Engineers hope a new type of vaccine they have shown to work in mice will one day make it cheaper and easy to manufacture on-demand vaccines for humans. Immunizations could be administered within minutes where and when a disease is breaking out.
The Food and Drug Administration approved 27 first-of-a-kind drugs in 2013, down from 39 new medications in 2012, which was a 15-year high.
Scientists have revealed an atomic-level view of a genetic defect that causes a form of muscular dystrophy, myotonic dystrophy type 2, and have used this information to design drug candidates with potential to counter those defects.
Biologists at The Johns Hopkins University have discovered that low oxygen conditions, which often persist inside tumors, are sufficient to initiate a molecular chain of events that transforms breast cancer cells from being rigid and stationery to mobile and invasive.
Scientists have obtained the first detailed molecular structure of a member of the Tet family of enzymes. The finding is important for the field of epigenetics because Tet enzymes chemically modify DNA, changing signposts that tell the cell's machinery "this gene is shut off" into other signs that say "ready for a change."
A team of researchers from Canada has developed a class of compounds which may help eradicate a neglected tropical disease that is currently hard to kill in its chronic form. The research was published ahead of print in Antimicrobial Agents and Chemotherapy.
Scientists at The Scripps Research Institute (TSRI) have demonstrated a drug-discovery strategy with a double payoff—it enables the rapid selection of chemical compounds that have a desired effect on cells and also highlights how the compounds work. To illustrate the power of the innovative technique, the TSRI researchers used it to identify a compound that shows promise for treating obesity-linked diabetes. Learn more...
Researchers have identified how the ‘wall’ around cancer tumors functions and how to break it down, enabling the body’s own defenses to reach and kill the cancer cells within.
Researchers report promising steps toward the creation of a universal flu vaccine, one that could be produced more quickly and offer broader protection than the virus-specific inoculants available today.
Can an experimental drug developed to treat epilepsy block the AIDS virus? A preliminary lab study suggests it's possible, and researchers are eager to try it in people.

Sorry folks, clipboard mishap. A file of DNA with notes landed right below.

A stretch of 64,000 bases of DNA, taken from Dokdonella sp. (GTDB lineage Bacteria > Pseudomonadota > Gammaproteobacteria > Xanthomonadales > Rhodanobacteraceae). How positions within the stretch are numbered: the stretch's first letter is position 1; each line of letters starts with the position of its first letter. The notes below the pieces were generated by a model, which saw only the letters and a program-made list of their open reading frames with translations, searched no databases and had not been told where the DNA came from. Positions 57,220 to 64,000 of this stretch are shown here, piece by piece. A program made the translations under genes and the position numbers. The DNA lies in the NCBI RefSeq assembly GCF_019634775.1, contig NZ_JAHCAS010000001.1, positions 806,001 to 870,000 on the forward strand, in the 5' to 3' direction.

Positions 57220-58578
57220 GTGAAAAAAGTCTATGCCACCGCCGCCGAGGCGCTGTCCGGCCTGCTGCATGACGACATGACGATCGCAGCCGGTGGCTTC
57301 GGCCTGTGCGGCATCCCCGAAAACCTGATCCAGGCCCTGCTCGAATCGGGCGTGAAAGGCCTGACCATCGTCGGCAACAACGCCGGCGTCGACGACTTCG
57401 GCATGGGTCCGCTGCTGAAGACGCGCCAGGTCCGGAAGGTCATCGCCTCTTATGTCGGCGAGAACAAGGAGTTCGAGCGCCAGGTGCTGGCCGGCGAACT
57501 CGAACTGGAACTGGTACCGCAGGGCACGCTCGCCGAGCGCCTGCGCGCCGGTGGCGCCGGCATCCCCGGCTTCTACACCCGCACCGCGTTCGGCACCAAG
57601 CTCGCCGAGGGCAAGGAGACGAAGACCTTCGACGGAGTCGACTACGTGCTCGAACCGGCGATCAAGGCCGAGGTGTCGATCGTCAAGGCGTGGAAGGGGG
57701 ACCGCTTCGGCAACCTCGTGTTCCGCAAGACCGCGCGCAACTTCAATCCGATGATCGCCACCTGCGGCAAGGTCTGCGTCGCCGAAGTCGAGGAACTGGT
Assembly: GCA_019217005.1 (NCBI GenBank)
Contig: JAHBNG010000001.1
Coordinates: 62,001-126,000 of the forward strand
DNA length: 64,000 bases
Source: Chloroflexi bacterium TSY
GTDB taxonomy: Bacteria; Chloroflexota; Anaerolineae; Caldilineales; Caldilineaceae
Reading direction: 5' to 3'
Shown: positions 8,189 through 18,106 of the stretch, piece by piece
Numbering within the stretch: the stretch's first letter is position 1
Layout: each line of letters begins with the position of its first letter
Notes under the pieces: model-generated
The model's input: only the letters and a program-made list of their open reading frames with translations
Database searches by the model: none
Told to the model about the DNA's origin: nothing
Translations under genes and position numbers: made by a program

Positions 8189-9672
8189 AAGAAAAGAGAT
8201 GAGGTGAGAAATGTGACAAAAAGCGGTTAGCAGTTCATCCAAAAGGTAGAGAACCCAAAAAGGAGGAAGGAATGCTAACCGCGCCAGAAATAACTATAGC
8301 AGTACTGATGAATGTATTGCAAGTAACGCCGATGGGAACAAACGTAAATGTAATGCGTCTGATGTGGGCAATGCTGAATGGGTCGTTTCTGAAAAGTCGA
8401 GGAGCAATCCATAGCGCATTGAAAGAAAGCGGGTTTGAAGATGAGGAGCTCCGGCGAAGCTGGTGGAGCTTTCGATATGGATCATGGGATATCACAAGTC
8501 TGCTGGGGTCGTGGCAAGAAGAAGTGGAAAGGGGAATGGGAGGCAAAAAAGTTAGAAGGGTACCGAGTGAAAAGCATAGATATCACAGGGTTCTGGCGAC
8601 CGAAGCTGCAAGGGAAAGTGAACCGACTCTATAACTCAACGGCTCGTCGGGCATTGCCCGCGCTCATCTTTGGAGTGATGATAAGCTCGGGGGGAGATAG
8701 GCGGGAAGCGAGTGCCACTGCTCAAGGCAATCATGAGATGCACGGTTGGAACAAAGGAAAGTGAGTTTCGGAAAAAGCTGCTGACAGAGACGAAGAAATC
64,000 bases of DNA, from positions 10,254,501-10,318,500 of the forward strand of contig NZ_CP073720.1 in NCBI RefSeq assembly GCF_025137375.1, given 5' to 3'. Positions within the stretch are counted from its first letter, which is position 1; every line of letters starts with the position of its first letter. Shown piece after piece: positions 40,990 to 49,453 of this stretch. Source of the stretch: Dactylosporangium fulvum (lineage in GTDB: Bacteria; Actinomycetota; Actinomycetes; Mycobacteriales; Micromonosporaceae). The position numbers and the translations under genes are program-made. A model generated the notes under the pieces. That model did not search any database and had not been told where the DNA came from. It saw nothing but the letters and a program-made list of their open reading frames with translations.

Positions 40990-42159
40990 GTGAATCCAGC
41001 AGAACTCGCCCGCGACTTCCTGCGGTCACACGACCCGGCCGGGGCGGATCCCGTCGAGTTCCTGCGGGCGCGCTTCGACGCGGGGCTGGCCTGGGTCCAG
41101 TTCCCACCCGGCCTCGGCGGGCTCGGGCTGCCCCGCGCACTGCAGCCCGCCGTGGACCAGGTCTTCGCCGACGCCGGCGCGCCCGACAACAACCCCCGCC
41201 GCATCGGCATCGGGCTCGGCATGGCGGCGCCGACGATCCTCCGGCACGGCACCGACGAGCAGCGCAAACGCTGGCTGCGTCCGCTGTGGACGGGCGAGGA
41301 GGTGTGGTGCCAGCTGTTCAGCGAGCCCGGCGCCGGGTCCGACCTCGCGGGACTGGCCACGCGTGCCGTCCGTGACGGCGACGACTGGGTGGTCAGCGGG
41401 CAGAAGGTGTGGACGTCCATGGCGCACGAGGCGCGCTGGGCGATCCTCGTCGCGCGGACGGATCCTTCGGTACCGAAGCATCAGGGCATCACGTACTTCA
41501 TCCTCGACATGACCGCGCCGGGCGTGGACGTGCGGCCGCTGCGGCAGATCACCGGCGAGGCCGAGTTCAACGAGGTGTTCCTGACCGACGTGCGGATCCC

New recommendations for using X-rays promise to speed investigations aimed at understanding the structure and function of biologically important proteins– information critical to the development of new drugs.
In a new study researchers have found a way of reducing ALS disease toxicity, which slows the dysfunction of neurons and shows that a parallel mechanism can reduce toxicity in mammalian cells.
There's more disappointing news about multivitamins: Two major studies found popping the pills didn't protect aging men's brains or help heart attack survivors.
Scientists have discovered a key process during the invasion of the blood cell by the Malaria parasite, and more importantly, found a way to block this invasion.
A novel way to speed the testing of cancer drugs and quickly separate winners from duds has yielded its first big result: an experimental medicine that shows promise against a hard-to-treat form of breast cancer.
Widely used treatments for type 2 diabetes have different effects on the hearts of men and women, even as the drugs control blood sugar equally well in both sexes, according to new research.
British Prime Minister David Cameron says he hopes to kick-start an international effort to find a cure or effective treatment for dementia by 2025.
Researchers reported that a virulent new strain of influenza appears to retain its ability to cause serious disease in humans even after it develops resistance to antiviral medications.
Researchers have discovered a gene that may reveal whether people are likely to respond well to SSRI antidepressants, both generally and in specific formulations.
Researchers have found that a new kind of gene therapy led to a dramatic decline in bleeding events in dogs with naturally occurring hemophilia A.
Researchers reported promising outcomes data for the first group of boys with X-linked severe combined immunodeficiency syndrome (SCID-X1), a fatal genetic immunodeficiency also known as "bubble boy" disease, who were treated as part of an international clinical study of a new form of gene therapy.
Triplets-and-more increasingly are the result of drugs given to women to make them produce eggs — not from using multiple embryos from IVF, or lab-dish fertilization, new research shows.
Researchers have identified a protein that causes loss of function in immune cells combatting HIV. The scientists report that the protein, Sprouty-2, is a promising target for future HIV drug development.
A government study offers a new theory on why the whooping cough vaccine doesn't seem to be working as well as expected. The research suggests that while the vaccine may keep people from getting sick, it doesn't prevent them from spreading whooping cough to others.